Here we look at the difference between osteoarthritis and rheumatoid arthritis, as well as the similarities. The exact cause of osteoarthritis is unknown, but it often accompanies aging. Likewise, the exact cause of rheumatoid arthritis is unknown, although there are several theories.
Most people over the age of 60 have some degree of osteoarthritis, but the severity of the condition varies greatly. Rheumatoid arthritis can develop at any age, but there may be periods of remission when no symptoms are felt.
In both diseases and other less common forms of arthritis, joint pain is the primary symptom. The difference between osteoarthritis and rheumatoid arthritis joint pain is one of the factors that doctors use for diagnosis. In osteoarthritis, there may be pain in only one joint -- for instance, the left knee. In rheumatoid arthritis, pain occurs in the same joint on both sides of the body; in other words, both knees would be painful.
The cause of osteoarthritis pain is a gradual wearing away or thinning of the cartilage cushions that prevent the bones of a joint from rubbing together and acts as a kind of shock absorber. Injury or over use can cause damage to the cartilage and may lead to osteoarthritis. As the cartilage wears away, inflammation or swelling can occur.
In rheumatoid arthritis, inflammation and pain occurs before the cartilage cushions are damaged. In fact, chronic inflammation in the joints can lead to damage of the cartilage and increased pain.
Looking for the cause of osteoarthritis, researchers have identified several factors that increase a person's risk of developing the condition. They are obesity, heredity and joint injury or overuse. One difference between osteoarthritis and rheumatoid arthritis is that, other than heredity, no risk factors have been identified.
Being overweight or obese increases the stress on the joints in the knees, hips and ankles and so increases the likelihood of osteoarthritis. In a similar fashion, being overweight may aggravate rheumatoid arthritis, but does not increase the likelihood of developing the condition.
Joint injury or overuse does not play a role in rheumatoid arthritis, although some activities are more likely to increase pain, while others, such as swimming may improve joint mobility.
Heredity or genetics is likely to play a role in many diseases. As a cause of osteoarthritis, genetic abnormalities of the joints often lead to osteoarthritis in later life. For example, those people with scoliosis of the spine often develop osteoarthritis. In rheumatoid arthritis, the role of genetics is unknown, but it does seem to "run in families".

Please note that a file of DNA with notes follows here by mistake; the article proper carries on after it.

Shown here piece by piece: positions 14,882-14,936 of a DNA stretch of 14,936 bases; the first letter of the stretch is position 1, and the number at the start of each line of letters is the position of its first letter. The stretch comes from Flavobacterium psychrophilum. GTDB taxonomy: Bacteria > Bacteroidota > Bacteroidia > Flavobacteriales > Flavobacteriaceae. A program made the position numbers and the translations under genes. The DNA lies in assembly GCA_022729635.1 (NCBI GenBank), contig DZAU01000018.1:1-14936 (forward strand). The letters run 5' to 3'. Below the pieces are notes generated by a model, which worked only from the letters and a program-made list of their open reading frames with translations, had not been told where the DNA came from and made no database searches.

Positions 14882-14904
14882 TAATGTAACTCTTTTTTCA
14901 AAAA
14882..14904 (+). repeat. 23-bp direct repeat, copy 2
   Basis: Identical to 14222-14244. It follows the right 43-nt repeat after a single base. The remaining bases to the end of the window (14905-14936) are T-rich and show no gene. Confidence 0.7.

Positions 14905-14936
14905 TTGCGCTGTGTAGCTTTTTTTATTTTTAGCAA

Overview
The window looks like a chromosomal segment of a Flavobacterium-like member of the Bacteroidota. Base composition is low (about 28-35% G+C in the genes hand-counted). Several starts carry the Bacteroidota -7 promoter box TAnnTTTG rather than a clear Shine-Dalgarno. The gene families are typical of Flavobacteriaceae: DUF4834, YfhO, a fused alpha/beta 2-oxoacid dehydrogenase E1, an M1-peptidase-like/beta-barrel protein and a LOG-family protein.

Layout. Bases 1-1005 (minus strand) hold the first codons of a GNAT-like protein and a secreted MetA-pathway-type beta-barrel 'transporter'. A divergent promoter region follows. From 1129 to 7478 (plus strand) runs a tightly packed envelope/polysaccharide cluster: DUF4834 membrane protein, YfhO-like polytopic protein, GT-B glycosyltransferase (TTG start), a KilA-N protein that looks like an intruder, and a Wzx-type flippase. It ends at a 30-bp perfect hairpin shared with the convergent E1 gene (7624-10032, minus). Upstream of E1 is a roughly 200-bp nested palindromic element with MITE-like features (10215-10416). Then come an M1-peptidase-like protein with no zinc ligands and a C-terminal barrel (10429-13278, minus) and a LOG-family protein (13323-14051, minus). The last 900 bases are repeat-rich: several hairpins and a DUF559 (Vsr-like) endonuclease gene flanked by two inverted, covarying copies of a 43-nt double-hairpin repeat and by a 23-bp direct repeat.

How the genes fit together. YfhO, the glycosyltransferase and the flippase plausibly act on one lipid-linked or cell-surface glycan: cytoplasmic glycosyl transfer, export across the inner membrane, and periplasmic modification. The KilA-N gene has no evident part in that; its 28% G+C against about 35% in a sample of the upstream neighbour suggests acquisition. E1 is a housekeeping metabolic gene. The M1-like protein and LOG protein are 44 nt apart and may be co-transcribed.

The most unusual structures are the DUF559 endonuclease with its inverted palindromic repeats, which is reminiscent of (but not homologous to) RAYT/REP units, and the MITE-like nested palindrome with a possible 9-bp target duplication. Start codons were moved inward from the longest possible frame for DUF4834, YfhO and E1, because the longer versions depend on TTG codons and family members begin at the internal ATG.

One major difference between osteoarthrits and rheumatoid arthritis is that RA can affect other parts of the body, while osteoarthritis only affects the joints. In rheumatoid arthritis, something triggers the immune system to attack otherwise healthy joints. In some cases, the immune system also attacks the skin, eyes, lungs, blood vessels, heart or nerves.
There also may be a difference between osteoarthritis and rheumatoid arthritis treatment. For example, drugs that suppress the immune system are sometimes prescribed for RA, but would not be helpful in osteoarthritis. On the other hand, anti-inflammatory drugs are prescribed for both conditions.
Natural products with anti-inflammatory activity, such as fish oil or omega 3 fatty acids have been shown to relieve pain in many people and are not accompanied by the negative side effects associated with long term use of anti-inflammatory drugs.
Pubmed, a prestigious service of the National Library of Medicine and the National Institutes of Health has a study published from the Department of Immunology and Rheumatology, Instituto Nacional de la Nutrición Salvador Zubirán, in Mexico City, Mexico, in which they conclude: "Treatment with omega-3 fatty acids has been associated with improvement in some outcome measures in rheumatoid arthritis."
Although fish oil should be a top choice for someone looking for a potent natural anti-inflammatory, most people in the Western world have never heard of another one known as the New Zealand green lipped mussel. On the University of Maryland's Medical Website they reveal:
"....New Zealand green lipped mussel ( Perna canaliculus ), another potential source of omega-3 fatty acids, has been shown to reduce joint stiffness and pain, increase grip strength, and enhance walking pace in a small group of people with osteoarthritis."
In addition, since the cause of osteoarthrits pain, and to a certain extent the cause of rheumatoid arthritis pain, is deterioration of the cartilage cushions, supplements that are rich sources of omega 3 fatty acids are now the chosen remedy for many people with arthritis, regardless if it's rheumatoid or osteoarthritis.
Omega 3 fatty acids also come with the added benefit of improving heart and brain health.
However, people already using other blood thinners need to tell their doctor if they wish to add omega 3 oils to their diet.